SAVANNAH — How much of a nutrient load is too much for Georgia’s coastal rivers and estuaries? A research team from University of Georgia Skidaway Institute of Oceanography is helping Georgia’s Environmental Protection Division answer that question. Its primary focus is on the estuary of the Ogeechee River.
The nutrients are chemicals like nitrates and phosphates typically introduced into the rivers by agricultural runoff, stormwater or sewage effluents, and the natural decay of organic matter in the river. When present in high concentrations, the nutrients act as fertilizer, promoting excessive growth of marine plants, especially microscopic marine plants called phytoplankton.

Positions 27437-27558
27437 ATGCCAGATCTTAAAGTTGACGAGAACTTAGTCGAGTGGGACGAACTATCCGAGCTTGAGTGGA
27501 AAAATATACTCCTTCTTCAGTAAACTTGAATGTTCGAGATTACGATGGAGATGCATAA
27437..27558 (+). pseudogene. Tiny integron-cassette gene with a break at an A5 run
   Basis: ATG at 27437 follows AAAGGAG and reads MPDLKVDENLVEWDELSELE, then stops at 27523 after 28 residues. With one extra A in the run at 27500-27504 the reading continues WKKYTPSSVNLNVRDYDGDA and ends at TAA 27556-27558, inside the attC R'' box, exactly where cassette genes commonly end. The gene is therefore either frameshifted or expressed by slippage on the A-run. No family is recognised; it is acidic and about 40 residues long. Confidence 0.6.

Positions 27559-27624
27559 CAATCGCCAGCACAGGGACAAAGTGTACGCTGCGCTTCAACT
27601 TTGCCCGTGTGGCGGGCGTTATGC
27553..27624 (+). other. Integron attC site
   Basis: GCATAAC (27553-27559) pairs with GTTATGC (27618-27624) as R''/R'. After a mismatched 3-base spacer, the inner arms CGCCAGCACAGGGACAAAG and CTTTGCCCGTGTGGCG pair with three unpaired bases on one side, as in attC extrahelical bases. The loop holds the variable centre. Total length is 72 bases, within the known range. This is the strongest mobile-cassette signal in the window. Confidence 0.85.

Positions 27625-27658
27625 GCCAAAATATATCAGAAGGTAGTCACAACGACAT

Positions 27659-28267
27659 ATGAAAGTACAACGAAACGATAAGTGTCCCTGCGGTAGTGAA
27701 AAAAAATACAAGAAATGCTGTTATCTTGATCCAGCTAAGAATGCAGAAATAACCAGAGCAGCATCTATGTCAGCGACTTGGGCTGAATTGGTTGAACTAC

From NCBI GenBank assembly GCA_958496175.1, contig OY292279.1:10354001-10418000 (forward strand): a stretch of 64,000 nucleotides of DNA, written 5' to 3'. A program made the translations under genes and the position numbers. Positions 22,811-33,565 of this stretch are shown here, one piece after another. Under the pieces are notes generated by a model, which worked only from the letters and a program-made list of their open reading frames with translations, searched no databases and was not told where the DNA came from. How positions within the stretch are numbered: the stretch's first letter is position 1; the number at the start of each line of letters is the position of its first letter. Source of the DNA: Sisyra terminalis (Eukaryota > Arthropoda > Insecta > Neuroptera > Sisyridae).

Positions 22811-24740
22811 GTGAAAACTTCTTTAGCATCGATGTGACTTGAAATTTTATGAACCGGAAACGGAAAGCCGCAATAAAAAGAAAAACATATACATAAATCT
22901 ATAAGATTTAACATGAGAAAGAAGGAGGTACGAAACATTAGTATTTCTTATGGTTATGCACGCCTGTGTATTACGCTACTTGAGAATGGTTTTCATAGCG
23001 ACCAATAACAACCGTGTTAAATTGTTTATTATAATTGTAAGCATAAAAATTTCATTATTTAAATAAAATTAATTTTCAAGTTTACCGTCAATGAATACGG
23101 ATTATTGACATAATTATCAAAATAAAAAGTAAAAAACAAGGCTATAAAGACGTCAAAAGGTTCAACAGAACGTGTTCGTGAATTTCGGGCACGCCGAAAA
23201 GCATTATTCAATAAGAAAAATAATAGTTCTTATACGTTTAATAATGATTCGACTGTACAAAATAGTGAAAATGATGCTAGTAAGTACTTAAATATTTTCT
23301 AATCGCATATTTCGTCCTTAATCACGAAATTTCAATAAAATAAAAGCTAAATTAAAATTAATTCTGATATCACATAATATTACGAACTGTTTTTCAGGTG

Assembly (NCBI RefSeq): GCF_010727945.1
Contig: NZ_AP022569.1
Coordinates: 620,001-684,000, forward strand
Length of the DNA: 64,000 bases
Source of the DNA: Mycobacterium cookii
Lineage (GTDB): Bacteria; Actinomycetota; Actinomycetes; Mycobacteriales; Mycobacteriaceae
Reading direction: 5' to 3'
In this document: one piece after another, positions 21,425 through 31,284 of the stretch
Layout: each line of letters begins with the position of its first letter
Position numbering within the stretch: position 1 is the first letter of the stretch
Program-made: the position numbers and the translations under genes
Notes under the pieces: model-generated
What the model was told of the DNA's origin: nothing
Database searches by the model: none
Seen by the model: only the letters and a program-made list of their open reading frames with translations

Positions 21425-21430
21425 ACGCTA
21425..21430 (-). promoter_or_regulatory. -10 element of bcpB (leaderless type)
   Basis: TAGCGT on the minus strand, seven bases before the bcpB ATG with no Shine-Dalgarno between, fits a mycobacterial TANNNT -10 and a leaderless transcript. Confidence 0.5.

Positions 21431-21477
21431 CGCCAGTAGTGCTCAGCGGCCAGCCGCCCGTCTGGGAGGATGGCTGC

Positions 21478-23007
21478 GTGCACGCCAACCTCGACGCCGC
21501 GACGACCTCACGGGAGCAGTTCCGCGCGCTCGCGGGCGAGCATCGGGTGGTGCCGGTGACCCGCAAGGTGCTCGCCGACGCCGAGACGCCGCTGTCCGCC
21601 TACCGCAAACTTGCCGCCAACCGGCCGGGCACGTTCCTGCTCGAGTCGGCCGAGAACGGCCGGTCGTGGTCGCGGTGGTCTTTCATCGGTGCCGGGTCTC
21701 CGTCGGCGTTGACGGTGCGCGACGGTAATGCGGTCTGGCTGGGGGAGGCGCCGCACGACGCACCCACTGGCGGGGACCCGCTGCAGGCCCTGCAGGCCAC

Elsewhere on the East Coast, excessive nutrients in estuaries have been linked to toxic algal blooms that can cause fish kills or shellfish closures. These are not presently known to be significant problems in Georgia’s waters.
“The Georgia EPD wants to know how much nitrogen is coming down the river and whether it has any consequences when it gets to the estuary,” Skidaway scientist William Savidge said.
“There is not any current and systematic information on nutrient conditions in most of the estuaries,” he said, “nor is there much information on the consequences of nutrient availability in the estuaries, and it’s those consequences that are the most important.”
Savidge expects to report the team’s findings to Georgia EPD by midsummer.